This interview is a translation of a video blog posted on Medscape France. It has been edited for clarity.
Which diet should we recommend to patients with rheumatoid arthritis, ankylosing spondylitis, or psoriatic arthritis? Weight loss, omega-3 supplements, the Mediterranean diet? What about exclusion diets? Jérémie Sellam, MD, PhD, from Saint-Antoine Hospital in Paris, summarizes the key points of the first set of dietary recommendations of the French Society for Rheumatology.
Jérémie Sellam, MD, PhD: Hello, everyone. I'm Professor Jérémie Sellam. I'm a rheumatologist at Saint-Antoine Hospital, which is affiliated with the Sorbonne University in Paris. And I was fortunate enough to coordinate France's first set of dietary recommendations — in fact, the world's first set of dietary recommendations — for patients with chronic inflammatory rheumatic diseases. I worked on this project with Claire Daien, MD, PhD, who's a rheumatologist at Montpellier University Hospital.
The idea of coming up with dietary recommendations for patients with inflammatory rheumatic diseases came, quite simply, from our clinical practice. We see that when patients learn they have polyarthritis or spondylarthritis, they start to experiment with different diets. Many patients start exclusion diets and experiment in all sorts of ways with the food they eat. And although rheumatologists have been able to find some information here and there in the literature, they've been pretty much on their own when trying to come up with advice to give their patients. It was to address this issue that Daien and I set out to form a working group. Because when patients aren't able to get sound advice and authoritative guidance from their doctors, medical associations, or patient advocacy organizations, they often look for information online, and that information is not always reliable or validated.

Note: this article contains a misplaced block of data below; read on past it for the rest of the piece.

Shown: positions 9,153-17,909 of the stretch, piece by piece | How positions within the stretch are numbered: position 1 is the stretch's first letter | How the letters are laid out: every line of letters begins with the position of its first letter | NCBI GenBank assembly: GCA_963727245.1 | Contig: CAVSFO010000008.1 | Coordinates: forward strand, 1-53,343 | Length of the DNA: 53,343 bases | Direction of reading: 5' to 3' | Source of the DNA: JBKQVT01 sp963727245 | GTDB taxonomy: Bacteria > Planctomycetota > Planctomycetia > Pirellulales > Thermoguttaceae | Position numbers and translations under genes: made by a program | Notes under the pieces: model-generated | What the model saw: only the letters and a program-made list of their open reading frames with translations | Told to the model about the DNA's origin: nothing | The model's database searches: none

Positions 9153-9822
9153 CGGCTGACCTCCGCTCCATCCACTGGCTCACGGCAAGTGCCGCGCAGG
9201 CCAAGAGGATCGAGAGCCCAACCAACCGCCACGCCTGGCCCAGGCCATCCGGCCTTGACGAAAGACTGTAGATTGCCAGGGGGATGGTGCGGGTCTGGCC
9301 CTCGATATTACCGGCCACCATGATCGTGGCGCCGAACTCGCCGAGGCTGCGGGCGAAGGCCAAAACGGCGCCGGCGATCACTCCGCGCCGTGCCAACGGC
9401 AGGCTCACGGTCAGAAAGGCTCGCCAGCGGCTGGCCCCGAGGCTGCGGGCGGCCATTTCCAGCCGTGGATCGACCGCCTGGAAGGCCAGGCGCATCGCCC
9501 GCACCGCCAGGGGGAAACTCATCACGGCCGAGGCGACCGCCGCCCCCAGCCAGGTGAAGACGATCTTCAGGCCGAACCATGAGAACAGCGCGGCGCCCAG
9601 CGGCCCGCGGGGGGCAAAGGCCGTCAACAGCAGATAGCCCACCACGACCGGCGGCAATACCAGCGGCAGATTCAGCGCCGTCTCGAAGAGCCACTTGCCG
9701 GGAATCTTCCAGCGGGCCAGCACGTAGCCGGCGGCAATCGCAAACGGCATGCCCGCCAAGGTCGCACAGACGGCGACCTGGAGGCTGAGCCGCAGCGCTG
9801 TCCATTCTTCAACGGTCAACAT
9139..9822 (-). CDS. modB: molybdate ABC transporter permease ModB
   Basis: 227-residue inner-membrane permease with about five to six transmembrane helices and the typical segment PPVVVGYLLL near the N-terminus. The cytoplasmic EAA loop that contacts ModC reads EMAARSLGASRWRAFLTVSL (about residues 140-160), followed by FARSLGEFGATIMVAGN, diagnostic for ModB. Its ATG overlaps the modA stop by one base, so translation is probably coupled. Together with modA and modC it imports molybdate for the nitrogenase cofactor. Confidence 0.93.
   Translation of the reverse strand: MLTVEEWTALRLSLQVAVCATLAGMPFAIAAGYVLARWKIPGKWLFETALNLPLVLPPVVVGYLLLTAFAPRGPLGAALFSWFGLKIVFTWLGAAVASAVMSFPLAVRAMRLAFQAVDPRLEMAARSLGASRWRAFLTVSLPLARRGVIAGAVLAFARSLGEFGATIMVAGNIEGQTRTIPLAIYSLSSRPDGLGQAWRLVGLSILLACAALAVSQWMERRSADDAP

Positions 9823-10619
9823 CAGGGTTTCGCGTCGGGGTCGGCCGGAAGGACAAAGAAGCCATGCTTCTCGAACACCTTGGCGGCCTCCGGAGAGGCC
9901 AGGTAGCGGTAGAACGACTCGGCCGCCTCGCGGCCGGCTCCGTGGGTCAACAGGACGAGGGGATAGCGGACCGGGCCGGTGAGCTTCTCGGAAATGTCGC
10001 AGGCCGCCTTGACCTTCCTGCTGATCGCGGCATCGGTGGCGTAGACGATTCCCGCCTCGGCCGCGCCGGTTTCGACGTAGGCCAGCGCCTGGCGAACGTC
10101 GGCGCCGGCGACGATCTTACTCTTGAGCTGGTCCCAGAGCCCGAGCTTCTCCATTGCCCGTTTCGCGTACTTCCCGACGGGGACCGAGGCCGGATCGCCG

This group was made up of rheumatologists, some who work at hospitals and others in private practice. Also involved were physician nutrition specialists and registered dieticians. Operating under the auspices of the French Society for Rheumatology, these multidisciplinary experts conducted out a systematic literature review for the purpose of establishing and drafting recommendations. The result was a declaration of eight general principles and nine recommendations.
The first of the general principles states that nutritional advice is not a substitute for the pharmacologic treatment of chronic inflammatory rheumatic diseases. As you know, whether it's methotrexate or biologics, pharmacologic treatments are essential for the proper management of chronic inflammatory rheumatic diseases. We know that these medications have an anti-inflammatory effect, reduce pain, and — particularly in the case of rheumatoid arthritis — have a structural effect. In other words, they prevent joint deterioration and destruction. Now, I can tell you that there's currently no diet, and no dietary supplement, that has proven to be structurally effective. So, yes, dietary intervention might turn out to be promising for patients with chronic inflammatory rheumatic diseases, but pharmacologic treatment must still be part of the picture.